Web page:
Your story of turn-of-the-century Butte (April) had a special poignancy for me. My grandmother, who recently died, was born to a Finnish family there in 1907. Unlike those who remained behind, though, she did not preserve the ethnic culture amid which she must have lived during the first three years of her life. Her case was only one of the many tragic situations that the rough-and-tumble days you describe produced. She later was adopted and left Butte about 1911, after her mother, who had nine children and was a laundress, had been committed to an insane asylum.
My grandmother’s memories of Montana’s copper country were unpleasant, and she claimed to remember little. Indeed, the only reason that we know she was born and lived in Butte, or even that her parents were Finnish miners, was that my uncle thumbed through old Montana records to establish her biological heritage. She herself did not consider this heritage important. More significant to her was her heritage in California as an American whose sons pursued higher degrees and middle-class lives.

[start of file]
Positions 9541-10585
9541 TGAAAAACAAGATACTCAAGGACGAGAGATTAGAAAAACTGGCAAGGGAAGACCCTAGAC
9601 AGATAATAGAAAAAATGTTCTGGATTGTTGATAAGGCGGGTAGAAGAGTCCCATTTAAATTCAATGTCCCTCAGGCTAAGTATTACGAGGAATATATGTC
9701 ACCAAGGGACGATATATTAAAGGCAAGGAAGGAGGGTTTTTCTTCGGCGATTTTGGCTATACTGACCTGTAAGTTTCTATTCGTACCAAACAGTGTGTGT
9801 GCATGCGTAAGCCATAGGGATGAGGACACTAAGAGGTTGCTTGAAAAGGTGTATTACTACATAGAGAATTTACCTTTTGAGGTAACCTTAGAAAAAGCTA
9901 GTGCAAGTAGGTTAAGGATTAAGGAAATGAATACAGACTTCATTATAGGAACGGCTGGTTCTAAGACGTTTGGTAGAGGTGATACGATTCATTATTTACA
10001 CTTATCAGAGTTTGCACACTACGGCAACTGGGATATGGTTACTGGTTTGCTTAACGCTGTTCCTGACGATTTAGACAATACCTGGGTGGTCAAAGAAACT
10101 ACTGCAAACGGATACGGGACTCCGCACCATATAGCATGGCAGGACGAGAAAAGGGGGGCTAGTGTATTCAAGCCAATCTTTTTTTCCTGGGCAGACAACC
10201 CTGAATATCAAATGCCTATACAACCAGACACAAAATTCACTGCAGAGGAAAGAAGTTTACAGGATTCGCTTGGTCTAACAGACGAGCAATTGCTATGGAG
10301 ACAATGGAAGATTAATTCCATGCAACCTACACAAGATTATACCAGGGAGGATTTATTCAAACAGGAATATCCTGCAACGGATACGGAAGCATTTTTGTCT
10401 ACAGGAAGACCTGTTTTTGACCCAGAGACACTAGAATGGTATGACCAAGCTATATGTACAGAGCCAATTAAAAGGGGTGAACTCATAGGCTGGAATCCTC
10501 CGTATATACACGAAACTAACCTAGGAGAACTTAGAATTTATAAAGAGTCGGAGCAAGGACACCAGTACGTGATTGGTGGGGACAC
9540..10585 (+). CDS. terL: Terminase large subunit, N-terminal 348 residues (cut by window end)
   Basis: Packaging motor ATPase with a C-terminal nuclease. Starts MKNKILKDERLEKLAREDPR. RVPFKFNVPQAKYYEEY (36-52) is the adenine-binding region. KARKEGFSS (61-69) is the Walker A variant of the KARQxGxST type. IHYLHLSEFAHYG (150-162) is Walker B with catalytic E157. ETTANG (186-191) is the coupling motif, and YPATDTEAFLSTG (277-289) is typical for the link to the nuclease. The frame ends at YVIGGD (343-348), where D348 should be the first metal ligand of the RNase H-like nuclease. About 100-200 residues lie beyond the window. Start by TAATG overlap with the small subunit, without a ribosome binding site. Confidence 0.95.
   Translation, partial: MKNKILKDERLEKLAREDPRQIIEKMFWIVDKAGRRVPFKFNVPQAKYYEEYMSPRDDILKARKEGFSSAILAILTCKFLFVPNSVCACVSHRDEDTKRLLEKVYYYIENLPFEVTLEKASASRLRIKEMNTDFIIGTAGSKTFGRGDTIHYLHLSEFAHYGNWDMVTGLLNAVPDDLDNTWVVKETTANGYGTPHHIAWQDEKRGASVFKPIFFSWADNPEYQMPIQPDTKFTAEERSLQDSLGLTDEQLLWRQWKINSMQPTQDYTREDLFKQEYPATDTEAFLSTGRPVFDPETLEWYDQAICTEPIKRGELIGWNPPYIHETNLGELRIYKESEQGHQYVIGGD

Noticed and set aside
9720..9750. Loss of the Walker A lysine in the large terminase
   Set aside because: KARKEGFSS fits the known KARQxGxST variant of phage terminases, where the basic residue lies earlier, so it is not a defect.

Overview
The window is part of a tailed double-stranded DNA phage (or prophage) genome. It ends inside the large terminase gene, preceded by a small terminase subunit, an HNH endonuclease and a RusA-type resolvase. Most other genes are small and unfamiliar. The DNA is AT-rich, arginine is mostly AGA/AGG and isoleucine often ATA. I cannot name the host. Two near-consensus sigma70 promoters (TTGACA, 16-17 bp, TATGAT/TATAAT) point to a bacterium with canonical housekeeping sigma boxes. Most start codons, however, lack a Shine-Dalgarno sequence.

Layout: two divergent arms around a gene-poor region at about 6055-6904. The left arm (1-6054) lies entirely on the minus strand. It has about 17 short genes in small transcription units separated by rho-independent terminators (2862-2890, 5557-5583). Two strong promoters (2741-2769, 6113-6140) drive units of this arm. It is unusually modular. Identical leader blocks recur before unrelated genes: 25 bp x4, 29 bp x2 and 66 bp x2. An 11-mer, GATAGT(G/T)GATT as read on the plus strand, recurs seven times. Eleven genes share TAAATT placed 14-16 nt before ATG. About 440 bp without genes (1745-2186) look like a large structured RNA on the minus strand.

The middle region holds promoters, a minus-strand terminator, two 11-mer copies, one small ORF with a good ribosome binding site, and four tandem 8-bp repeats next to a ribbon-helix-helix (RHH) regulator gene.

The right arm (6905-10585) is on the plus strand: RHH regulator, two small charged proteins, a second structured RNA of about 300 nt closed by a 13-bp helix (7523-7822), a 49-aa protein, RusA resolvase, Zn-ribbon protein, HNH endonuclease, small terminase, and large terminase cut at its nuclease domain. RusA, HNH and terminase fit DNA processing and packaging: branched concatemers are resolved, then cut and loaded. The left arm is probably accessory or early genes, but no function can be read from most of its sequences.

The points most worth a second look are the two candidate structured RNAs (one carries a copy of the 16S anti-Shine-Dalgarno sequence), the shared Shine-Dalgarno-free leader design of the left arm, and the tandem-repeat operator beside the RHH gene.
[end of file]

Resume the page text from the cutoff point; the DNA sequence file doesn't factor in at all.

And in this I suspect that she was probably like most who lived in Butte and other boom-and-bust cities of the West: She preferred to forget the rough years that you described. But this means, too, that the legacy of Butte is not only that of the few left behind, which you document so well, but also that of the majority who, like my grandmother, left to populate the growing cities of the West.